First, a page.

Crotal Bells…

Crotal Bells

Although i always misspell the word Crotal by substituting the A for an E, i do love finding these chaps, they are always a welcome find, disappointing when the are broke, but that happens when you consider that they have been dragged around the soil and thrown around for a hundred and fifty years or more… so what can we say about them and where does the name come from, the word Crotal comes from the Latin word “crotalum”, meaning a bell or rattle, which is from the Greek “krotalon” meaning a rattle or a little bell, Crotal bells were used on animal harnesses, mostly horses with the bells  used on sheep or cattle usely being a traditional bell shape, the earliest crude examples made from hammered metal sheet date to the 13th century but by the early 16th century one-piece cast bells were common, with a number of foundries making them with the popularity being in the 1700’s through to the late 1800’s

The bells shown here are all a copper alloy bell cast in a single operation and with its iron pellet in situ – after some gentle cleaning it still rings. The integrally cast suspension loop, is an irregular rectangular shape with chamfered external corners and with a circular drilled hole. This feature helps date it to the 16th /mid 17th century (later bells used cast lugs with a rectangular hole which eliminated the need for drilling). There are two circular holes in the top half of the bell  – the holes, are often mistaken as part of the process of making the sound, which is wrong and are only part of the casting technique., with the sound being produced by the slit or bow in the lower half and consists of two circular holes joined by a slit…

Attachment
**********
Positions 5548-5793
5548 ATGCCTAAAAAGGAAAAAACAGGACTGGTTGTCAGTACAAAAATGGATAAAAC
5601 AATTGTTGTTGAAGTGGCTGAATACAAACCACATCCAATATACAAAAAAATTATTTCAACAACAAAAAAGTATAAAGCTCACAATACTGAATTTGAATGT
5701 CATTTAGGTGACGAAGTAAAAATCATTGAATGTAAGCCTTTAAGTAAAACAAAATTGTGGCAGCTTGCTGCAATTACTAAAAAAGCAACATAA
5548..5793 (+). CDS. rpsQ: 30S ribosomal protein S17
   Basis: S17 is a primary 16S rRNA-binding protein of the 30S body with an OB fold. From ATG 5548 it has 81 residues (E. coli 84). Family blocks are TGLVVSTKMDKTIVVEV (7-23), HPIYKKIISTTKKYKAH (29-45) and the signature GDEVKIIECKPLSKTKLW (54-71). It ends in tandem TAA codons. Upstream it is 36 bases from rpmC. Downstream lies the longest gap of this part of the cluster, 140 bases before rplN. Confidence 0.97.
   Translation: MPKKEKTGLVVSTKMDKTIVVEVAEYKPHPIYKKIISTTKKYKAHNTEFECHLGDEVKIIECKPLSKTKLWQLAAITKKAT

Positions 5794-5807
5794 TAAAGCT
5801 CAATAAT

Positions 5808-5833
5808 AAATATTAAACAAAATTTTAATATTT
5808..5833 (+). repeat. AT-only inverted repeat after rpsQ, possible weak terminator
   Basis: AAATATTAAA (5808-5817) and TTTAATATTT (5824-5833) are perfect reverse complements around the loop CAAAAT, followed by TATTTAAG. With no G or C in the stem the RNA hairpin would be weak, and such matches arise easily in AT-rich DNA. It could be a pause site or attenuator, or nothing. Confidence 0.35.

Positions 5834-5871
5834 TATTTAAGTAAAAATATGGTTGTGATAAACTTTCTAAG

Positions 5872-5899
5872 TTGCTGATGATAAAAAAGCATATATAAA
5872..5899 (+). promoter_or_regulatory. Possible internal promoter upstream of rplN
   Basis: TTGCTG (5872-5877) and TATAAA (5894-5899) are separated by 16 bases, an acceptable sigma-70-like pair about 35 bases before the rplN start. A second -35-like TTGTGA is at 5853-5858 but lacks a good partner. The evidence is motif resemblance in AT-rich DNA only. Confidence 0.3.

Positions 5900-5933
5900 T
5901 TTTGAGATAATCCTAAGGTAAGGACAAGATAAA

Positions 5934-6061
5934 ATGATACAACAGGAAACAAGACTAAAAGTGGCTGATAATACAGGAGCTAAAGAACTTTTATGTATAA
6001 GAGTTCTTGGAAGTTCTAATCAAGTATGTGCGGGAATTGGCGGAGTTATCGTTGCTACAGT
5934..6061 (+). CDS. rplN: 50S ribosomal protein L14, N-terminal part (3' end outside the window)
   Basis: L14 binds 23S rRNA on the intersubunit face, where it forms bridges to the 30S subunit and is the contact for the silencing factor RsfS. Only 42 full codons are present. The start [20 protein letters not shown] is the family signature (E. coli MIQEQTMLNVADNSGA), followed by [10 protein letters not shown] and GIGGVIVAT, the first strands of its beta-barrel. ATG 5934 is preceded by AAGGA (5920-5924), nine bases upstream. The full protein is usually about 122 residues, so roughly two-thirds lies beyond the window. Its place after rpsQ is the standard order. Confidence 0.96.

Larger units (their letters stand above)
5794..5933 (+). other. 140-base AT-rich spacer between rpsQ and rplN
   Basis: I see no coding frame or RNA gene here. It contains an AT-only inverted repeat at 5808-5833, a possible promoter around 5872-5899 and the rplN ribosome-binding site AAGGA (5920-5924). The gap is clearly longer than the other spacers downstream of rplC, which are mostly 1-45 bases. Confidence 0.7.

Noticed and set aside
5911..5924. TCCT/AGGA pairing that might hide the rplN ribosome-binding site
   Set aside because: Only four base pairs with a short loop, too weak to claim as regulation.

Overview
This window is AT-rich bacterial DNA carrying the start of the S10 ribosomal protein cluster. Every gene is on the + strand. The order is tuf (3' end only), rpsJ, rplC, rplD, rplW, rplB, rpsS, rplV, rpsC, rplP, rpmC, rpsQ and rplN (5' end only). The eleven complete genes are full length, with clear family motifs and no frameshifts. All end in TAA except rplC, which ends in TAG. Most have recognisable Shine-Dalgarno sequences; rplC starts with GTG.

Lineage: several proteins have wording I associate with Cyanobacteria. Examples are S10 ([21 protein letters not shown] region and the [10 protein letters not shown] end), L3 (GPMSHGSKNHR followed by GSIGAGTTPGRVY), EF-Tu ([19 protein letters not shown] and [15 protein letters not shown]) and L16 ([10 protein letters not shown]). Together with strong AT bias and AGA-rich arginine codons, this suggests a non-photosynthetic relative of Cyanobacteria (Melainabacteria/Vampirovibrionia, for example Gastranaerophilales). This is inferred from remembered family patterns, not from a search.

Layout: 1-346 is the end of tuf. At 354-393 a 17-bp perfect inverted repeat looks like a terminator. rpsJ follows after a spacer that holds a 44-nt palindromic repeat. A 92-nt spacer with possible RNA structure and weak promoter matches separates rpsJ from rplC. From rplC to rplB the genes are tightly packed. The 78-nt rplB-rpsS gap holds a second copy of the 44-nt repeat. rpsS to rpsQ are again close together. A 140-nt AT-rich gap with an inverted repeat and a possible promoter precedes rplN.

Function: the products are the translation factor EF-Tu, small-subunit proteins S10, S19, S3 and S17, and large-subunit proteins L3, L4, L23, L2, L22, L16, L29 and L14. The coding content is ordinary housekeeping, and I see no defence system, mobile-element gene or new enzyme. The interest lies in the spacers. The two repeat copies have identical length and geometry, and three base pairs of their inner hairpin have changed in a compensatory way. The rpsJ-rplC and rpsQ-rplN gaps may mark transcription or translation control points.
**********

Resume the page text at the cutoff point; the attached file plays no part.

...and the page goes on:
Why were these bells used ? well the two trains of thought i subscribe to are 1… being a bell they warded of evil sprits, in the field, as most fields were small with plenty of hedgerows and trees, or on a cold, damp track, with overhanging trees and tall hedges the mind of the carters would stray to the sound of silence broken only by the wind howling, or whistling through the hedgerows and through the tree tops, with animals crashing through the undergrowth to escape the horse and cart, but by running away and not being seen by the horseman, it was having the oppisate effect on the carters mind, hence eval sprits…  {-thats my favorite reason-}

or reason number 2... again tall hedgerows, trees and woodlands, you could not see or maybe hear another horse and wagon or a solitry rider and these bells rang out to give warnings that there was a horse and cart, coming towards you…

 

 

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